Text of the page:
2. A FLEXIBLE LINK SYSTEM In this section, the flexible link kinematics is described. The kinematics description is developed for a chain of n serially connected flexible links as shown in Figure 1. The co-ordinate systems of the link are assigned referring to the Denavit­Hartenberg (D­H) description. X0Y 0 is ) ) the inertial co-ordinate frame (CF), XiYi the rigid body CF associated with the ith link and X i Yi is the flexible moving CF.

Figure 1. Structure of a flexible link manipulator system Considering revolute joints and motion of the manipulator on a two-dimensional plane, the rigid transformation matrix, Ai , from Xi-1Yi-1 to XiYi is written as cos i Ai = sin i - sin i cos i (1)

On using assumption (IV), the elastic homogenous transformation matrix, Ei, due to the deflection of the link i can be written as

1 Ei = i ( xi , t) x i -

xi =li

i ( xi , t ) xi 1

xi =li

(2)

where i ( xi , t ) is the bending deflection of the ith link at a spatial point xi (0 xi li ) and li is the length of the ith link. The global transformation matrix T i transforming co-ordinates from X0Y 0 to XiYi follows a recursion as below

Ti = Ti -1 Ei -1 Ai

(3)

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Let

i

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xi ri ( x i ) = i ( x i , t )

be the position vector that describes an arbitrary point along the ith deflected link with respect to its local CF (XiYi ) and ri be the same point referring to X0 Y0. The position of the origin of Xi+1Yi+1 with respect to XiYi is given by

i

0

p i +1 = i ri (l i )

(4)

and

0

pi is its absolute position with respect to X0Y0.

0

Using the global transformation matrix,

0

ri and 0 pi can be written as

(5)

ri = 0 pi + Ti i ri ,

0

pi +1 = 0 pi + Ti i pi +1

3. THE DYNAMIC MODELLING OF A FLEXIBLE LINK SYSTEM To derive the kinetic and potential energies associated with the manipulator, the procedure adopted in previous section is followed. By substituting for links (i = 1) and for two modes (j = 1, 2). The solution of the partial differential equation describing the flexible motion of the manipulator can be obtained following the general procedures. In this case, the effective masses at the end of the individual links are set as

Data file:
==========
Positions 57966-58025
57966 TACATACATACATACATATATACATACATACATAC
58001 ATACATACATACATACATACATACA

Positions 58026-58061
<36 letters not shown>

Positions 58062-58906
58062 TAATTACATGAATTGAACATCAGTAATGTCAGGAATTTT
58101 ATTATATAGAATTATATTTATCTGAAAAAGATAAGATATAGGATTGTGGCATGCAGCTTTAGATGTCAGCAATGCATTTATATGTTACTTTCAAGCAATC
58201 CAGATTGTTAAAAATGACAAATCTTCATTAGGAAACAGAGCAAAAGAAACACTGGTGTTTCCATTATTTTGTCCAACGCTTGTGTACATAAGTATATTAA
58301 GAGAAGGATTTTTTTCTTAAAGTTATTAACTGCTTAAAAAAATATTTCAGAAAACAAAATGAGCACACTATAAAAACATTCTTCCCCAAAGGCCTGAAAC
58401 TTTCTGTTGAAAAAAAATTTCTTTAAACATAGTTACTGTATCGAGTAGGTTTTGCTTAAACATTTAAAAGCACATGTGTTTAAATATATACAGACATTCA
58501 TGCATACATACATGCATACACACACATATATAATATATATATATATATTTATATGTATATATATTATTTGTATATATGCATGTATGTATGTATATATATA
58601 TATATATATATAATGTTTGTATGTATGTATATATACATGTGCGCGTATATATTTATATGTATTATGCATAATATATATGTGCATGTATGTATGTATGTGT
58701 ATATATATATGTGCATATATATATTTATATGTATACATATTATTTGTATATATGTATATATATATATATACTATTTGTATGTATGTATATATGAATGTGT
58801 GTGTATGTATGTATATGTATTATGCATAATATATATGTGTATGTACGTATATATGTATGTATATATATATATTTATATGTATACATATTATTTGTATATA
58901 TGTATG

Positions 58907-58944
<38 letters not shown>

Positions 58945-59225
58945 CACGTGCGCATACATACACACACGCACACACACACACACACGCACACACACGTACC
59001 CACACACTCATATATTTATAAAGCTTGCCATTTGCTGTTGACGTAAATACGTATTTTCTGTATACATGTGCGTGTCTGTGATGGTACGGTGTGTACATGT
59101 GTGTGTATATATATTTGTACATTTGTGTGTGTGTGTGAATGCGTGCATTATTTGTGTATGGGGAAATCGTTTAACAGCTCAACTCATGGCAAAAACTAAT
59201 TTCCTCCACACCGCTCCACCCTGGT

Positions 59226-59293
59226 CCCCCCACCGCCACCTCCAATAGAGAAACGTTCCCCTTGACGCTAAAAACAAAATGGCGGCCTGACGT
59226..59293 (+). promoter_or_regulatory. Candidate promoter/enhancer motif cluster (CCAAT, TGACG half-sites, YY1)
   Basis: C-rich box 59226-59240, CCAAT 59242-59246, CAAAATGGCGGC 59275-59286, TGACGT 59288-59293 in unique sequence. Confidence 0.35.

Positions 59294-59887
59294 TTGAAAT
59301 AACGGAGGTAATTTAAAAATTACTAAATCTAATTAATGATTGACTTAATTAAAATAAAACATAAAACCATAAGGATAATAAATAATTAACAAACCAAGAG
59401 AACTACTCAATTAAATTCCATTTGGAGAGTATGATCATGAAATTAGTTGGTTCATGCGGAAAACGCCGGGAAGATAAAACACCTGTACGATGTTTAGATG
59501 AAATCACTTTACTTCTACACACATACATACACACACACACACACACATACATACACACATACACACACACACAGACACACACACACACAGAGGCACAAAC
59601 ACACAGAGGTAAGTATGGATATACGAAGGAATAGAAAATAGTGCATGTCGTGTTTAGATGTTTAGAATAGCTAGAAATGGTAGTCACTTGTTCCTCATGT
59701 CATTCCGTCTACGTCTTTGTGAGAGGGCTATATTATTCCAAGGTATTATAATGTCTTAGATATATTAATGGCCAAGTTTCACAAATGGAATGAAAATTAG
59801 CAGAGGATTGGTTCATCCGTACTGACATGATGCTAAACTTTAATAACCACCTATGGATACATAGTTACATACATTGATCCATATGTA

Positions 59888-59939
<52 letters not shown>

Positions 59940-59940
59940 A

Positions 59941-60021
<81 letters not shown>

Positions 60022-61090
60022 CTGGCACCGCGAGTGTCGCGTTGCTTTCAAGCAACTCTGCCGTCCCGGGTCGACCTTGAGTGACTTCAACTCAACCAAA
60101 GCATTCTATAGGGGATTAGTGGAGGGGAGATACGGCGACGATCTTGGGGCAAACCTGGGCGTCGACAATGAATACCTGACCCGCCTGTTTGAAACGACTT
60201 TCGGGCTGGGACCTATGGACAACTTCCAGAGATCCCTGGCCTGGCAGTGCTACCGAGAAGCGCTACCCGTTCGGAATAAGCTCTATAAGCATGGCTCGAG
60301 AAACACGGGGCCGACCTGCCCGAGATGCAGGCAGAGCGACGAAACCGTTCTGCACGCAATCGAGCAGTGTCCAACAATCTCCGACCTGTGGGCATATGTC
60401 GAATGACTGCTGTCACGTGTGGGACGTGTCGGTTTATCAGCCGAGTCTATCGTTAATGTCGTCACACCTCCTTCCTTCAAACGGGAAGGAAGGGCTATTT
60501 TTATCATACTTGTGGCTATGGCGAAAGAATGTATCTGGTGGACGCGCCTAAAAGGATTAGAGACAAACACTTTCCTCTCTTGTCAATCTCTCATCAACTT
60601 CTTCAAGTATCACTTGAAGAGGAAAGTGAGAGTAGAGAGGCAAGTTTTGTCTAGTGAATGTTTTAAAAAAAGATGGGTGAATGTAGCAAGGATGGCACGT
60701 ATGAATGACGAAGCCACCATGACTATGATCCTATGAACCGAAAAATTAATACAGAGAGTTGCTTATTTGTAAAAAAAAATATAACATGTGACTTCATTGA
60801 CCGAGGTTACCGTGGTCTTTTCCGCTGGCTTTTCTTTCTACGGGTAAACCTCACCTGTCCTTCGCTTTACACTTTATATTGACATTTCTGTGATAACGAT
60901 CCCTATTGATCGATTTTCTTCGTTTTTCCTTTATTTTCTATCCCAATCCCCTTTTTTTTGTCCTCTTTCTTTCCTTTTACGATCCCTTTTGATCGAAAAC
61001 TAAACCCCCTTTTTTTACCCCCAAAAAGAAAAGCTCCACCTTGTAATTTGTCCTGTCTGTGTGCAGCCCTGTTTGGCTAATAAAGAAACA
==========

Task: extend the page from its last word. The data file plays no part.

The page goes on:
M L1 = M p , J L1 = 0 , MD1 = 0

(6)

Here, the co-ordinate vector consists of link positions, 1, and modal displacements (q11, q12). The force vector is F = {1, 0, 0} T, where is the torques applied by the rotor. Therefore, the following Euler­Lagrange's equations result, with i = 1 and j = 1 and 2:

L t &i L t q ij &

L - = i i L - =0 q ij

(7)

(8)

Assembling the mass and stiffness matrices and utilising the Euler-Lagrange equation of motion, the dynamic equation of motion of the flexible manipulator system can be obtained as

M Q(t ) + D Q(t ) + KQ(t ) = F (t )

..

.

(9)

where M, D and K are global mass, damping and stiffness matrices of the manipulator respectively. The damping matrix is obtained by assuming the manipulator exhibit the characteristic of Rayleigh damping. The global damping normally determined through experimentation. The damping ratio typically ranges [6] from 0.007 to 0.01. For the flexible manipulator under consideration, the global mass matrix can be represented as

M M = Mw

M w M ww

Dynamic Modelling of A Flexible Link Manipulator Robot Using ...... (Moh. Khoirudin)

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where M ww is associated with the elastic degrees of freedom (residual motion), M w represents the coupling between these elastic degrees of freedom and the hub angle and M is associated with the inertia of the system about the motor axis. Similarly, the global stiffness matrix can be written as

0 0 K= 0 K ww

where K ww is associated with the elastic degrees of freedom (residual motion). It can be shown that the elastic degrees of freedom do not couple with the hub angle through the stiffness matrix. The global damping matrix

D in equation (9) can be represented as

0 0 D= 0 Dww

where Dww denotes the sub-matrix associated with the structural damping. This proportional damping model has been assumed because it allows experimentally determined damping ratios of individual modes to be used directly in forming the global matrix. It also allows assignment of individual damping ratios to individual modes, such that the total manipulator damping is constituted with the sum of the damping associated with the modes. Using this assumption, the damping can be obtained as

Dww = M ww + K ww

where

(10)

=

2 f 1 f 2 (1 f 2 - 2 f1 ) f 2 - f1

2 2

; =

2 ( 2 f 2 - 1 f1 ) f 2 2 - f12